If you see a penny on the sidewalk you’d pick it up, right? Well, chances are these days, you wouldn’t even bother. What can you get with a penny after all. But maybe for a nickle or a dime you’d bother to stoop over and get it. For a quarter? Absolutely! Hey, that’s laundry money. What about a one dollar bill? A twenty? A hundred? Are those fair game to keep for yourself? What’s the “limit” on what you have to turn in? And to whom do you turn it in?
Earlier this week a homeless man in Portland, Maine became the “beneficiary” of a broken ATM. Before someone intervened, according to the Bangor Daily news, “the ATM spit out more than $37,000.” Now that’s quite a payday for anyone. But for homeless man? That could have been the miracle he had been praying for. Had it not been for the woman in line behind him waiting to use the ATM. She became impatient. And quite frankly, suspicious, that he was spending so much time at the ATM. She called 911. The police showed up. The money was returned to the bank. They have declined to press charges against the homeless man.
This comes on the heals of another story out of Georgia last month. In this case a teller erroneously deposited $32,000 into the wrong account. It ended up in the account of 18-year-old Steven Fields. The error wasn’t discovered for more than a week and a half. By that time, Fields had spent nearly all of the money. His biggest purchase: a BMW. Fields was arrested and charged with theft. According to the Associated Press, he plans to hire an attorney to fight the charges, arguing it’s the bank teller’s fault. He claimed he thought the money was part of an inheritance.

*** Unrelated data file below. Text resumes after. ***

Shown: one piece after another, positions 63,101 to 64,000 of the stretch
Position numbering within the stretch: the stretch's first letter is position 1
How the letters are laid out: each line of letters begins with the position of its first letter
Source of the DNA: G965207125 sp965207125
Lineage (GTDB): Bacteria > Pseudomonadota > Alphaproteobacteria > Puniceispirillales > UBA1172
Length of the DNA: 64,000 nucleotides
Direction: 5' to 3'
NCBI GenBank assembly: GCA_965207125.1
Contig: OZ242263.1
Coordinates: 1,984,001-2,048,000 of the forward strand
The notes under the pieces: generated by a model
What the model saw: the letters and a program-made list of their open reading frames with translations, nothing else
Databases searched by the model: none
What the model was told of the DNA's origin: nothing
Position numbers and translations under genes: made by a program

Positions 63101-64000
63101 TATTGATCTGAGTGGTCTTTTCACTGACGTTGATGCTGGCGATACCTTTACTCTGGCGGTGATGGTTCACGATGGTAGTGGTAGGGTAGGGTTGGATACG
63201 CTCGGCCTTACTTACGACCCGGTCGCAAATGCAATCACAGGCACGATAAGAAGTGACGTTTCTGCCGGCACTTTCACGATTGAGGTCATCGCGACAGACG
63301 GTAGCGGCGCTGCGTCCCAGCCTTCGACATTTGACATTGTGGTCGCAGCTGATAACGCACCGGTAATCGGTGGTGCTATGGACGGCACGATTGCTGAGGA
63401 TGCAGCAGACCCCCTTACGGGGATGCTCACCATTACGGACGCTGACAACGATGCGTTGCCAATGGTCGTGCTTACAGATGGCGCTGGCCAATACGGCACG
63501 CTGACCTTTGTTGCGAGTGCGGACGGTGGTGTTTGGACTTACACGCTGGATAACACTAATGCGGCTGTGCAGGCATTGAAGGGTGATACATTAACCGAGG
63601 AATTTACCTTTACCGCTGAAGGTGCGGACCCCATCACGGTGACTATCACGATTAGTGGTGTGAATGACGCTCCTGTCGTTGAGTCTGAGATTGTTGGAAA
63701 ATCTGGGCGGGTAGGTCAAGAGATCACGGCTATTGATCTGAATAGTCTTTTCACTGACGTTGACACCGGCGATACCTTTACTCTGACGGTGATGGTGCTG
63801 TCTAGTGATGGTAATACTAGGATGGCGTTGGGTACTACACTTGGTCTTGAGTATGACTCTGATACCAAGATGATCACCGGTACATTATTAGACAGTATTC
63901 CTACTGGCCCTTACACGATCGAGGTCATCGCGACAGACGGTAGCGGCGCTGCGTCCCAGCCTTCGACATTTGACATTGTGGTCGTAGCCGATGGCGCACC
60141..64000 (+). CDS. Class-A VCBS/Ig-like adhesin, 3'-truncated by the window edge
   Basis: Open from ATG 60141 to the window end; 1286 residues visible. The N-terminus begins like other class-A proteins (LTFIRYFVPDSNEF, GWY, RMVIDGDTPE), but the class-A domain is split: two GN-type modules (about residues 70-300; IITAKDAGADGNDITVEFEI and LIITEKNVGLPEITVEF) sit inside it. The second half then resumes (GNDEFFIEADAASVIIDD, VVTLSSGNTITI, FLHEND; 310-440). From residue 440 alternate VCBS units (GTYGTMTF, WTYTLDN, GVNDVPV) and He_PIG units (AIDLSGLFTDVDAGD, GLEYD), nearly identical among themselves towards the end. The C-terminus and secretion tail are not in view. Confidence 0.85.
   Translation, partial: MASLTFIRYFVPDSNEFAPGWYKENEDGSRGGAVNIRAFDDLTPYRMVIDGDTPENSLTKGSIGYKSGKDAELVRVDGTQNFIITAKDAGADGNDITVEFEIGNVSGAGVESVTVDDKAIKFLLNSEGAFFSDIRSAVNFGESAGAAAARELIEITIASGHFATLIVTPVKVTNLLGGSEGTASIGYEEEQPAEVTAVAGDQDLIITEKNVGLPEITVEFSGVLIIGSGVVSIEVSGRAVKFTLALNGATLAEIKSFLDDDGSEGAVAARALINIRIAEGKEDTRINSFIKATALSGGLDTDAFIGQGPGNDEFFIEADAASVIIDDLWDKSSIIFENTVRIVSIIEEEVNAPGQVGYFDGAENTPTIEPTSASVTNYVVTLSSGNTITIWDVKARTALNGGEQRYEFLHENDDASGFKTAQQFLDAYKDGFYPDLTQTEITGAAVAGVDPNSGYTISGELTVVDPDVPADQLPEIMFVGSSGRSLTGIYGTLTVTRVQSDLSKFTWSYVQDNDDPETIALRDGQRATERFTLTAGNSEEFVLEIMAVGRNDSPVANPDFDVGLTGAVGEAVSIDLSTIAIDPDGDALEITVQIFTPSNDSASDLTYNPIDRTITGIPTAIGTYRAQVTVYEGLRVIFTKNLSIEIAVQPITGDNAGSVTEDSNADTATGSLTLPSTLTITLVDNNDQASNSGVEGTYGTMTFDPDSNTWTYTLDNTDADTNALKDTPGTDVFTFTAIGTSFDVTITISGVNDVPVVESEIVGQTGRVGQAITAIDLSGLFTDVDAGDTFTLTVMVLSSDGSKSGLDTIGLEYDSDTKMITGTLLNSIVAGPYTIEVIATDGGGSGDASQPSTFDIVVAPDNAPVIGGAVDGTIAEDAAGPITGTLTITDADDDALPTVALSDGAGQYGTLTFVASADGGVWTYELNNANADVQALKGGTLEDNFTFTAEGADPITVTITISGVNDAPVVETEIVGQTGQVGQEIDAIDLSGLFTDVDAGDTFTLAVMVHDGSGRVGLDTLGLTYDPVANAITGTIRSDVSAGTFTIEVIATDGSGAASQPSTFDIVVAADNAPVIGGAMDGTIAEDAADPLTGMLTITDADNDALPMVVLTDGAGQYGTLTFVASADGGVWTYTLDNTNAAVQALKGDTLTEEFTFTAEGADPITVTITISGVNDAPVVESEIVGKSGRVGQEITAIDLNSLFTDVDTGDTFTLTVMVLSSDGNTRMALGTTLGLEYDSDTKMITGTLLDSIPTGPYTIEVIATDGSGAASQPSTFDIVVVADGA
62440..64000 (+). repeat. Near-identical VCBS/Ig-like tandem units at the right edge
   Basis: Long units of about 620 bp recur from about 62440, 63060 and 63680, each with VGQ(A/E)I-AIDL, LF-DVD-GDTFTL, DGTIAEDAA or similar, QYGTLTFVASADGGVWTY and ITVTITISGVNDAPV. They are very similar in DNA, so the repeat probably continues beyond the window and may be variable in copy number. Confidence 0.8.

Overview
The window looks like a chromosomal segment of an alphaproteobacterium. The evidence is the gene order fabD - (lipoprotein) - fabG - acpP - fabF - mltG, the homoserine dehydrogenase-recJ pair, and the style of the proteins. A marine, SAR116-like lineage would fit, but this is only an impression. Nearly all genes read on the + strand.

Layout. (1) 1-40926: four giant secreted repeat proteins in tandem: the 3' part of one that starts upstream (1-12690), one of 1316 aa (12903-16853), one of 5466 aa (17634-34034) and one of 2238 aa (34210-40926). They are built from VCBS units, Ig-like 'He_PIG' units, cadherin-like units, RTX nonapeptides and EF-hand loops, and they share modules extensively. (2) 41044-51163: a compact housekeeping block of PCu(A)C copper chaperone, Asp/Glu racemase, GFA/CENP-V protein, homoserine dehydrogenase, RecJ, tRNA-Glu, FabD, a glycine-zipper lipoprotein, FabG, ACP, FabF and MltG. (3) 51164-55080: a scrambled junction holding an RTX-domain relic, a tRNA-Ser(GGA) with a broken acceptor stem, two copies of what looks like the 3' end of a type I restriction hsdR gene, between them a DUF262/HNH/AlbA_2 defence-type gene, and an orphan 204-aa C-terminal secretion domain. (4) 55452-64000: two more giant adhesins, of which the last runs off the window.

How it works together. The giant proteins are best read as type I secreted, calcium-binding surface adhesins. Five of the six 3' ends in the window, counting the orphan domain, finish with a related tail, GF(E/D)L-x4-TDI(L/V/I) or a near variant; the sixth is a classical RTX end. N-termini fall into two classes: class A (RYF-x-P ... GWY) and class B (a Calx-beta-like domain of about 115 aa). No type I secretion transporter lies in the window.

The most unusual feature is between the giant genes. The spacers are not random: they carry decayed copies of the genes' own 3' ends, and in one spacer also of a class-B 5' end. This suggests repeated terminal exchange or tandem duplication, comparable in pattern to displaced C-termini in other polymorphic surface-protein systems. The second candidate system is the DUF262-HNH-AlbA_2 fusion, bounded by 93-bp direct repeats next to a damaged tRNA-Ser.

Both of these cases have sparked a lot of “What would you do?” type questions across the inter-webs. While some say the banks got what they deserved others stand on the side of doing what’s right and turning the money back in. Saying that doing the “right thing” will pay off bigger dividends in the long run. You know, karma, and such. What goes around comes around.
I have to admit, I’m on the fence with this one. Only because, I’ve been in their shoes. Back, oh, a few years ago, when I was working retail, I caught some yahoo sneaking a duffel bag down into the loading dock of the store where I worked. Suspicious (like the lady waiting at the ATM) I grabbed a couple of co-workers and after we saw him leave we retrieved the bag. Inside… you guessed it. Money. And lots of it. $250,000.
We later learned he was going to use the money to buy drugs… from an undercover cop. But the deal went bad and he took off. Police were looking for him. That’s why he stashed the cash in our loading dock. He was finally arrested. And for a split second I was going to have to testify in court. Thankfully, I didn’t. Because I was sure witness protection was in my future. And I didn’t see myself living in Montana.
But, oh the times I have thought how that money could have come in handy. The problems it could have solved. Of course we didn’t keep it. We turned it in immediately. That happened a long time ago. I keep waiting for my “payback” for doing the right thing. Maybe it already happened and I’m just to shallow to have noticed. Or maybe I’m going to wake-up tomorrow and someone will be at my door with a big check!
– J. Ela